There was a congressional hearing yesterday on how to save the postal service. Lisa Sylvester tells us why things have gone downhill for the agency that brings us our mail, and what kind of changes may be delivered as a result.

(BEGIN VIDEO CLIP)

LISA SYLVESTER, CNN REPORTER (voice-over): The United States Postal Service is projecting a $9 billion deficit for this fiscal year. The agency is asking Congress to take immediate action, beginning with lifting a mandate that requires the postal service to make billions in surplus payments to a retiree health fund.

Without the legislative change, the postal service will go into default. We sat down with Postmaster General Patrick Donahoe, who explained what this will mean.

PATRICK DONAHOE, POSTMASTER GENERAL: On September 30th, if we do not have relief from that fund, we will not be able to make a payment of $5.5 billion to the federal government. We will pay our employees, and we will pay our suppliers, because we`re going to continue to deliver mail.

SYLVESTER (voice-over): But for how long? The reality is email and electronic bill payments have taken a heavy toll on the postal service. To close its budget gap, the postmaster general also is seeking congressional permission to end Saturday delivery, to close 3,700 postal locations, to let go of 120,000 employees and restructure workers` health benefits.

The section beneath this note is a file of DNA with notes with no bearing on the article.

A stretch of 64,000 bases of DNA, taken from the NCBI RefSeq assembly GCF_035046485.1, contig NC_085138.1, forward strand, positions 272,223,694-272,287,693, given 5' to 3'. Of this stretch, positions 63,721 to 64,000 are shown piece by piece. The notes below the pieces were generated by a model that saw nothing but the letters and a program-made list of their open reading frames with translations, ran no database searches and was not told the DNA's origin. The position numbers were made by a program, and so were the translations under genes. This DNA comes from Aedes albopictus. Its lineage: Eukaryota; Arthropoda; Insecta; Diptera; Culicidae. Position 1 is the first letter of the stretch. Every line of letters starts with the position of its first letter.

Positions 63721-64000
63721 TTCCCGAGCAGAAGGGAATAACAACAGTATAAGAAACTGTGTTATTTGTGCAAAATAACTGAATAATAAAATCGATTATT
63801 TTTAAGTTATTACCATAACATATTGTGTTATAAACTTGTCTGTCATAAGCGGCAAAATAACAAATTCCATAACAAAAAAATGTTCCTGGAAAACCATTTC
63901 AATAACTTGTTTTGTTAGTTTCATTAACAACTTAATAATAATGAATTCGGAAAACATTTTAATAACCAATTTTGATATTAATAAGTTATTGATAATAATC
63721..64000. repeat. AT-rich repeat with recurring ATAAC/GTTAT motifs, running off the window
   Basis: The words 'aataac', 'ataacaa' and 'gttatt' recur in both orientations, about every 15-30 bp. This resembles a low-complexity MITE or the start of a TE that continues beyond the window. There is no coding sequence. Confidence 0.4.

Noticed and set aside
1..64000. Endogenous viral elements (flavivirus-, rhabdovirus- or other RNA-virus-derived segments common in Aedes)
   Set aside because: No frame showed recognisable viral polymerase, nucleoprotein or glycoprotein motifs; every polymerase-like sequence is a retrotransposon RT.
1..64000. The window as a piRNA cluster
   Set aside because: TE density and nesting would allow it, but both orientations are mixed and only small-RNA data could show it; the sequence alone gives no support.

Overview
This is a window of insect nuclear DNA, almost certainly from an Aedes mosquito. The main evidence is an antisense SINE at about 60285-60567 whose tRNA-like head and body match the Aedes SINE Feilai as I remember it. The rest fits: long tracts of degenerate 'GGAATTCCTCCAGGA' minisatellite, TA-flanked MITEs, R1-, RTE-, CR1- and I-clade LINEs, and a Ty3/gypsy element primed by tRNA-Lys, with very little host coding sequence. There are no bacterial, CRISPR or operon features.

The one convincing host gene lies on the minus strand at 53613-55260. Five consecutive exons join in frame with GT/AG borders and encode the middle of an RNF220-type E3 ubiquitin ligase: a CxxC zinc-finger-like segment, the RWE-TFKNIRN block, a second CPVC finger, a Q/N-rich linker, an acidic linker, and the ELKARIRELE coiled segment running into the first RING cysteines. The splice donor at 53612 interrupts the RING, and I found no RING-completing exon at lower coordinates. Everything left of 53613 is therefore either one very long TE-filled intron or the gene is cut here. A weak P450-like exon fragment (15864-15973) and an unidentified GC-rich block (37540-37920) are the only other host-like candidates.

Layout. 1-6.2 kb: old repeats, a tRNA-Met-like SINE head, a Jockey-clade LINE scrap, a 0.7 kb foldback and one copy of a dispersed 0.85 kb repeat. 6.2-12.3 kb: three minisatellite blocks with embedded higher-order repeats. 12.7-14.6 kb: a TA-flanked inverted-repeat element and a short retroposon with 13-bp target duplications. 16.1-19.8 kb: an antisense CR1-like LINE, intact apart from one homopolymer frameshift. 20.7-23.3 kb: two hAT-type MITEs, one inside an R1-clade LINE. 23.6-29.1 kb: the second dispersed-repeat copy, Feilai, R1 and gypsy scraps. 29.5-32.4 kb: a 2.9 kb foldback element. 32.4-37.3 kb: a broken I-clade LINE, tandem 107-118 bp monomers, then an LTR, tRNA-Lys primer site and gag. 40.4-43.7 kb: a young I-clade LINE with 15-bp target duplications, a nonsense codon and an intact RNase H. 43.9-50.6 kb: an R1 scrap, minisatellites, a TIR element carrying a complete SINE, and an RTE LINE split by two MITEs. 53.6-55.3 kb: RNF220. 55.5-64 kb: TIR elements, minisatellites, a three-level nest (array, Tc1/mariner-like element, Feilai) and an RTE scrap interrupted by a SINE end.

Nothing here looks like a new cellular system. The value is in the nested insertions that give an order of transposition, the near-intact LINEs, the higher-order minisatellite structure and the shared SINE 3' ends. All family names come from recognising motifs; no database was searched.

There is strong pushback from the Postal Workers` Union, whose contract includes a no-layoff clause and ensures generous health care benefits. The American Postal Workers` Union calls the cost-cutting proposals "a reckless assault on the postal service and postal employees."

Senator Tom Carper, chairman of the subcommittee overseeing the postal service says something has to be done.

SEN. THOMAS CARPER: We do, and I think the postal service could literally close. They`re bouncing up against their $15 billion line of credit limit. And if we do nothing, then they`ll, I think, run out of money.

SYLVESTER (voice-over): If Congress changed the 2006 law that requires the postal service to fully pre-fund the retirees` health fund, that would take off some of the immediate financial pressure. The postmaster general says his agency is the only government entity required to fund retiree health benefits 75 years out.

(END VIDEO CLIP)

(BEGIN VIDEO CLIP)

UNIDENTIFIED FEMALE: Time for the Shoutout Extra Credit.

What do pumpkins, tomatoes and asparagus have in common? You know what to do. Are they all fruits? Legumes? Produce? Or vegetables? You`ve got three seconds, go.

The word "produce" sums up many agricultural foods, and all these are examples of produce.

That`s your answer, and that`s your Shoutout Extra Credit.

(END VIDEO CLIP)

AZUZ: I scream, you scream, we all scream for zucchini. It`s a far cry from the ice cream truck, but it is food on wheels.

Sandra Endo explains why a city bus filled with the likes of kiwi and rhubarb is making its way through the streets of Chicago -- and listen, because it`s good for you.

(BEGIN VIDEO CLIP)

SANDRA ENDO, CNN REPORTER (voice-over): This is no ice cream truck. But this refurbished Chicago city bus is packed with goodness.